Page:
Grow or Perish

Grow or dieOne of the aspects about any business is that to a certain extent, you are always forced to grow.  Standing still (in terms of revenue at the very least) is death.  Every year, your costs go up (unless you are lucky / down-sizing for some reason).  A real world example – our product shipping cost has grown by a good 4% in the last 2  years due to the fact that we have to buy from Canadian distributors rather than US distributors.   As mentioned, our portion of real estate taxes doubled in 3 years.  And that’s just the tip of the iceberg.   Every year, costs go up.

As a business, you need to grow your revenues at least enough to cover the increase in costs.   That means you need to see a 2% increase at the very least (based off CPI)/ Most of the time of course you want to grow even more than that.  Unfortunately, for most of us, growth like this requires more than a wish and hope, it also requires spending more for advertising and often, working on new plans and streams.

For us, over the last few years it’s been about growing new product lines outside of board games.  Increased competition by gaming stores (both physical and online) means that the pie is being fought over ever more, and exclusives level the playing field in terms of stock availability in many ways.  Even with the gaming market growing, it seems that the increase in game stores is on-par and we no longer see the aggressive growth numbers we were used to seeing from our gaming categories.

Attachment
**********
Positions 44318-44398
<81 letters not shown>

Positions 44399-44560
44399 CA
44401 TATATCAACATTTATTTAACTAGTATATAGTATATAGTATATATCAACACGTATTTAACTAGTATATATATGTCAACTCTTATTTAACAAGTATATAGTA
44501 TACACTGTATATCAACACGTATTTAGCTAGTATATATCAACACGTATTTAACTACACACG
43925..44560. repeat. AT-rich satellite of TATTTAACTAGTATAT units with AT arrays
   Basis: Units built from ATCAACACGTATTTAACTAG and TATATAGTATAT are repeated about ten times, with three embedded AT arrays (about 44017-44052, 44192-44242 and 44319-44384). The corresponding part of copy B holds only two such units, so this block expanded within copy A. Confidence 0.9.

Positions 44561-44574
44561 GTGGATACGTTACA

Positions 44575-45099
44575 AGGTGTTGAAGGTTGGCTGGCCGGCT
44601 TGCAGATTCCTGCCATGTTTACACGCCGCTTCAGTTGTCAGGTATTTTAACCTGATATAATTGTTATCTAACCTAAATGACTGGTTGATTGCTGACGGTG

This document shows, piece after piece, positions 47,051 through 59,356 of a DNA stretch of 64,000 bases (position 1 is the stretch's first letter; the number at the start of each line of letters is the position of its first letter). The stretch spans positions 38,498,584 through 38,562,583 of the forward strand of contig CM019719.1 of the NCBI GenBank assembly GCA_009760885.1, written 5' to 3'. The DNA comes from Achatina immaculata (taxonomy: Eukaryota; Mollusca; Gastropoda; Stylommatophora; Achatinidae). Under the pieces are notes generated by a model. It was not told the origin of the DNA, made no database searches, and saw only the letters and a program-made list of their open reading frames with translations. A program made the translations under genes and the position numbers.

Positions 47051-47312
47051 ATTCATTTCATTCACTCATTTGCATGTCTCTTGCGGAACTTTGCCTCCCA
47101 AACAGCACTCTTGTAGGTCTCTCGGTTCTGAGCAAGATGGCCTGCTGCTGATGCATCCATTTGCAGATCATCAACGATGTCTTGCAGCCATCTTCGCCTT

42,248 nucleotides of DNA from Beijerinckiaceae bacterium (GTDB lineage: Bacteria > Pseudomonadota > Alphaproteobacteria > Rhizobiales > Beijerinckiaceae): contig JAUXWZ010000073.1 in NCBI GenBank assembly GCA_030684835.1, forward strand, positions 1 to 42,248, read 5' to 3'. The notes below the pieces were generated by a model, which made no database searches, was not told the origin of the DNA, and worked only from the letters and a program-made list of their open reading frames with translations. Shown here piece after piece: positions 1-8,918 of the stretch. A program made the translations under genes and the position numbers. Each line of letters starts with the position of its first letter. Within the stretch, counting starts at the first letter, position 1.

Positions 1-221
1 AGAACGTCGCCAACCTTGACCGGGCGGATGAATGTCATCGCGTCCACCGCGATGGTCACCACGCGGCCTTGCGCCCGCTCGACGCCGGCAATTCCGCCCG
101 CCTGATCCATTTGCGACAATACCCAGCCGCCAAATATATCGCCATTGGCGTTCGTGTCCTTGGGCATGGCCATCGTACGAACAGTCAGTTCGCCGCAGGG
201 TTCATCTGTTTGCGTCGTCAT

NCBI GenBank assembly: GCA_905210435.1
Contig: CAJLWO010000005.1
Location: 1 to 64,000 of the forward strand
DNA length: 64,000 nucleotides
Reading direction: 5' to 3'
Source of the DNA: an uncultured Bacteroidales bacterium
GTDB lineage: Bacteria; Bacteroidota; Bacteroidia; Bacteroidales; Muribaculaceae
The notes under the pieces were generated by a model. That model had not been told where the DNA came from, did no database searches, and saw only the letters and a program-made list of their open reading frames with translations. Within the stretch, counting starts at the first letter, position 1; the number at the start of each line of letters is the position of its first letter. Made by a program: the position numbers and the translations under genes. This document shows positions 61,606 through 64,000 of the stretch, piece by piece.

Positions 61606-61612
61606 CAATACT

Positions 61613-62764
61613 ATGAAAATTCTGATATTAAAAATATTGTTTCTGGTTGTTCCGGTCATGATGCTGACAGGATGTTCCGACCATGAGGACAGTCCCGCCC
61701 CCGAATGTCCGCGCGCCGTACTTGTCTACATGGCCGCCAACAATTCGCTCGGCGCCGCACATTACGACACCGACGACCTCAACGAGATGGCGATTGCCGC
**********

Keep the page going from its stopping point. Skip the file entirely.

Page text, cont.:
It’s one reason why we’ve invested so heavily into other items like Pop! figures, geeky clothing and the like.   Don’t let that statement fool you though, gaming is by far our biggest category (so big that on our backend we split products up so that we can better track the types of revenue) and even low % growth is still significant.  Still, knowing that we have to grow is always on our mind and it’s been something I’ve been pondering more and more recently.

As I’ve mentioned, our lease is coming to an end next year and while we have an extension option, there’s been some significant consideration to opening a physical B&M store.  We have had more than a few customers want to browse our inventory and when we ran our Open Houses, we had significant interest.  Having a full B&M store opens up the option of doing events as well and snake & drink sales.  Presumably, many of our impulse purchase items would also see an increase in revenue, potentially significant enough to recover the difference in cost.

The biggest hurdle is capital. Having invested a significant amount of capital into inventory for our various other categories, we don’t have a lot of left.  That means opening the store would be on a shoe-string budget for things like tables, new bookcases, etc. There’s also a chance that sales don’t grow like we expect or at the rate that we expect, burdening us with significant fixed expenses and not enough revenue generated.  It’s why I’d love to be able to go into it with a significant capital cushion, which probably means looking at some form of external financing.

Of course, we could just continue doing what we are doing, taking on some additional side projects like the Kickstarter fulfillment; but we risk very slow growth in that case.  hat though might not be a bad idea – pay down debt, earn a little bit more money and continue onwards. Unfortunately, it’s also boring…



Mixing Business Models